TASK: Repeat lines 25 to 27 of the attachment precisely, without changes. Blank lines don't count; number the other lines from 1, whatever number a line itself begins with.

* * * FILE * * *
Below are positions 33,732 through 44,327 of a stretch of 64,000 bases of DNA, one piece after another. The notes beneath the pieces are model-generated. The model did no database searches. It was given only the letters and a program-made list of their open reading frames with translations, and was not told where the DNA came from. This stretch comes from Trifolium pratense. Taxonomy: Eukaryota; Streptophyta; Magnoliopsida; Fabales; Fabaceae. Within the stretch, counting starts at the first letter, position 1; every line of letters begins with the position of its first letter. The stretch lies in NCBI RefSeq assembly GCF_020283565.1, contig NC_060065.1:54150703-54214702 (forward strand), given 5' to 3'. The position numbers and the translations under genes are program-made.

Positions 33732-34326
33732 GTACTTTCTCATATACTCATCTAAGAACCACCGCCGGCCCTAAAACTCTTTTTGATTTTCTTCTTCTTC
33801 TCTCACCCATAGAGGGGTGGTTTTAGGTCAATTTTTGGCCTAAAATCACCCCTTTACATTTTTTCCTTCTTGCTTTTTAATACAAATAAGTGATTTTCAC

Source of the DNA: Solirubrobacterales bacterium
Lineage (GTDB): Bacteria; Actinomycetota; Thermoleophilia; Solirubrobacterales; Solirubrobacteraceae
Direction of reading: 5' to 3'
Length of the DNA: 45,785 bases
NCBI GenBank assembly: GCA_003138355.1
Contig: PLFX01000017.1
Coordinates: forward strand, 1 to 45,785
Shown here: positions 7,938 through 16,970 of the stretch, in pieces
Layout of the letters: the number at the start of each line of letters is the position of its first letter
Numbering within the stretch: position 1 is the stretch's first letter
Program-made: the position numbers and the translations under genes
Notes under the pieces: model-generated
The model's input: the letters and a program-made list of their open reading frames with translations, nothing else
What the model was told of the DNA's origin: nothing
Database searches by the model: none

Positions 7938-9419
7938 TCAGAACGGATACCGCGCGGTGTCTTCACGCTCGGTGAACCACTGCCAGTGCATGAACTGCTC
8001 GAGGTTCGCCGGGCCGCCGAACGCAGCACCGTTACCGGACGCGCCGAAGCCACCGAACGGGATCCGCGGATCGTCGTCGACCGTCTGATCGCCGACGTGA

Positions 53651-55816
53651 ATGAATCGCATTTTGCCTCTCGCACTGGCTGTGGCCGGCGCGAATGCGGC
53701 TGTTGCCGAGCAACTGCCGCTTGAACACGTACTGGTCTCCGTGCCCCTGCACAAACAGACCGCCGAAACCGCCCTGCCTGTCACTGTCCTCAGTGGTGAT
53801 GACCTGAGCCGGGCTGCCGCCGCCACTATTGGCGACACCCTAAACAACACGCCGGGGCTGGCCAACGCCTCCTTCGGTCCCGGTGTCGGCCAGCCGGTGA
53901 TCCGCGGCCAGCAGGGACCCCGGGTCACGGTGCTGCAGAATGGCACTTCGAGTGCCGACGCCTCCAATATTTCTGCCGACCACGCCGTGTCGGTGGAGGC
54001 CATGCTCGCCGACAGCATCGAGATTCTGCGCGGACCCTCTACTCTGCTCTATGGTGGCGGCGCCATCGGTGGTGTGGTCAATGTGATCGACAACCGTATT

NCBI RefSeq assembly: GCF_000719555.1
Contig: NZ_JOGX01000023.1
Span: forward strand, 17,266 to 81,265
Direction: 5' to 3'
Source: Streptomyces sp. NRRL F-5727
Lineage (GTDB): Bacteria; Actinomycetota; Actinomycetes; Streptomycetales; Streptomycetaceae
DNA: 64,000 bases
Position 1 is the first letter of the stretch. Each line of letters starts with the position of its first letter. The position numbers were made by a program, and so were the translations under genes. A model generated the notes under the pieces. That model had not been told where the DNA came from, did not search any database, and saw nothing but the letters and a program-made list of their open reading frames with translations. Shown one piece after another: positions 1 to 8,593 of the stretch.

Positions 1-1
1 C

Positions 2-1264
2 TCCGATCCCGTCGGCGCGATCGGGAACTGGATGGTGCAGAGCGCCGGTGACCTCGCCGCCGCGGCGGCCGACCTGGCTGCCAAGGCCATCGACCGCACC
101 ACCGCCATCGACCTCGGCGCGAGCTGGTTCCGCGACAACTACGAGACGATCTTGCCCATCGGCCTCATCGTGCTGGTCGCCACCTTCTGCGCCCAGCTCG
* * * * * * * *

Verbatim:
53701 TGTTGCCGAGCAACTGCCGCTTGAACACGTACTGGTCTCCGTGCCCCTGCACAAACAGACCGCCGAAACCGCCCTGCCTGTCACTGTCCTCAGTGGTGAT
53801 GACCTGAGCCGGGCTGCCGCCGCCACTATTGGCGACACCCTAAACAACACGCCGGGGCTGGCCAACGCCTCCTTCGGTCCCGGTGTCGGCCAGCCGGTGA
53901 TCCGCGGCCAGCAGGGACCCCGGGTCACGGTGCTGCAGAATGGCACTTCGAGTGCCGACGCCTCCAATATTTCTGCCGACCACGCCGTGTCGGTGGAGGC